In a world where pretty much every smartphone has a tall notched display, it's not easy for the Mate 20 lite to stand out. Reasonably thin sides, slightly meatier chin and the horns on top - they don't make them any more standard than that, but it's not really Huawei to blame.
There is, perhaps, a bit of an unusual symmetry to the Mate 20 lite's notch, courtesy of the two cameras, one on each side of the earpiece. While waiting for the Pixel 3 XL, this Mate 20 lite remains the only phone with such an arrangement (alright, and a couple of other Huaweis, too).
The tiny earpiece mesh also hides an LED notification/status light, while the ambient light and proximity sensors are to the left.
It's on the back, where the Mate 20 lite shows a lot more character. We're especially loving the Sapphire Blue color scheme that we're lucky to have on our review unit that plays all kinds of tricks with light.
It's a glass back, just like the Mate 10 generation, and we mean the proper Mate 10s - the 10 Lite had aluminum on its back. Inspired by the Mate 10s is also the accent strip that lines the camera due and the fingerprint sensor - sure, it was horizontal on last year's flagships, but the resemblance is there.
The camera modules stick out quite a bit and have a somewhat sharpish feel to their edges, but also a nice technical look. Huawei has shown restraint with the text and only slapped a 'Dual lens' inscription plus the main specs of the primary camera's lens. We remember complaining about the P20 Pro's camera's specsheet stamped on its back, though there is, admittedly, a lot more to boast about on the flagship than there is with this modest setup.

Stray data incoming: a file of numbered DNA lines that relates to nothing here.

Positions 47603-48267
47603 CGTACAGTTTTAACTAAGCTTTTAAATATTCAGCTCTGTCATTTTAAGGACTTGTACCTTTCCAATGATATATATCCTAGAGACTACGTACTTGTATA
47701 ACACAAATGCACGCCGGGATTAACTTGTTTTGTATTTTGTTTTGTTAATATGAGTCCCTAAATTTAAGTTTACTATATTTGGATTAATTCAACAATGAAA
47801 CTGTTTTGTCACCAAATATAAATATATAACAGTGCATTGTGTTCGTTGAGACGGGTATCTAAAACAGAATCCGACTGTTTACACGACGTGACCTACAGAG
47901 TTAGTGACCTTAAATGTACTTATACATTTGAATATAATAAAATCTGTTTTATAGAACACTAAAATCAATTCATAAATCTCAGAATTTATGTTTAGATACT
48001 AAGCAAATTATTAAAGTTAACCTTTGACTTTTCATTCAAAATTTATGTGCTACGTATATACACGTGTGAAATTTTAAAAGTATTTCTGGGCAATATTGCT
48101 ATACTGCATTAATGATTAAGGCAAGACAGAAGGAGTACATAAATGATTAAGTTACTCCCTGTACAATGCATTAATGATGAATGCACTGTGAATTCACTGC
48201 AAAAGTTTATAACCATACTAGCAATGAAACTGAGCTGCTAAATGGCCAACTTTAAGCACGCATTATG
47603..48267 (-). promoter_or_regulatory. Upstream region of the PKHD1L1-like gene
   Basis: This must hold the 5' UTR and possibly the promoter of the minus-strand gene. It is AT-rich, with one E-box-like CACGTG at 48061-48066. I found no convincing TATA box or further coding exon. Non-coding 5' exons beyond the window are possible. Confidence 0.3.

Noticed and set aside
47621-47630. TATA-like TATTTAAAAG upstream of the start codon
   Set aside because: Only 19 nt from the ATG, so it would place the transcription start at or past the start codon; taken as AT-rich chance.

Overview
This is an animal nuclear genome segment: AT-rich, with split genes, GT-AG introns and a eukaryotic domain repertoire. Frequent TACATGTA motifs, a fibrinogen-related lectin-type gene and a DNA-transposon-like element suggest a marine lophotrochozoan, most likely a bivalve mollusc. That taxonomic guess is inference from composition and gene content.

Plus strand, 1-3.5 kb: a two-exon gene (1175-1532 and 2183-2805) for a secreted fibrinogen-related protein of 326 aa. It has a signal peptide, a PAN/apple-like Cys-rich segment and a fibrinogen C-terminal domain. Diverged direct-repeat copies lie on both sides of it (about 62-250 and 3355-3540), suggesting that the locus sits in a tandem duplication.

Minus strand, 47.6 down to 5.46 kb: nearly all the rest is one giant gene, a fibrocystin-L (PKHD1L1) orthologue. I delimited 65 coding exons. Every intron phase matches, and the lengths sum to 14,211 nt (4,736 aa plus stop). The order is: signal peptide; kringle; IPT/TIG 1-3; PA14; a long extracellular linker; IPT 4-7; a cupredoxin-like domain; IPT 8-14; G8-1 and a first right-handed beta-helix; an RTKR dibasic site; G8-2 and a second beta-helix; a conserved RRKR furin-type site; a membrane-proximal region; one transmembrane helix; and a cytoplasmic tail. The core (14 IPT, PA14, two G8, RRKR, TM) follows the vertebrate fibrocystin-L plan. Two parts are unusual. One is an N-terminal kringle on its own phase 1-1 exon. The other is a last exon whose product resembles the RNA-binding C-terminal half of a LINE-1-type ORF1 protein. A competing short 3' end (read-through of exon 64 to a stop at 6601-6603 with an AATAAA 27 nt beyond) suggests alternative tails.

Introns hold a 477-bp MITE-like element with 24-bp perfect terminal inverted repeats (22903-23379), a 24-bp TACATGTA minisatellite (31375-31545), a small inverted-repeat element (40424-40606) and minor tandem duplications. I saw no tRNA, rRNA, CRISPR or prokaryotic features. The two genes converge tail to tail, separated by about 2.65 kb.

Huawei doesn't specify whether it's Gorilla Glass or another type of hardened glass, which we suspect it has to be. In any case it's pretty prone to accumulating fingerprints, but that's par for the course with glass-backed phones (unless you do something crazy like OnePlus and make a matte glass handset). There's no waterproofing, at least not IP-rated.
The rounded aluminum frame feels especially nice in the hand and thanks to the glossy finish has an almost iPhone X look. Almost.
The power button is on the right side of the frame, just above the midpoint, with the volume rocker above it. The buttons aren't huge, but aren't too small to pose a problem and we find them well positioned.
The card slot is on the left side, and our review unit, being a dual SIM variant, takes either two nano SIMs or a nano SIM and microSD card. Single SIM variants will obviously only work with one SIM and a microSD.
On the bottom you'll find the USB-C port in the middle - no more microUSB nonsense like on the Mate 10 Lite. Immediately to its right is the primary mic while the loudspeaker is behind a grille further to the right. The 3.5mm jack is on the opposite side. Up top there's a single pinhole for another mic.
The Mate 20 lite measures 158.3x75.3x7.6mm, which is about what you could expect for a phone with a display this size. The Honor Play is 0.4mm shorter and a full millimeter narrower, but it's a really negligible difference.
The Mate 20 lite is, however, remarkably thin and light, particularly when you take into account its 3,750mAh battery. It's quite the pleasant surprise when you take it in your hands for the first time.
Some may say that weight alone makes a phone feel more premium and there might be some weight to that claim (a-ha!), but it's nice not having to carry more grams than necessary.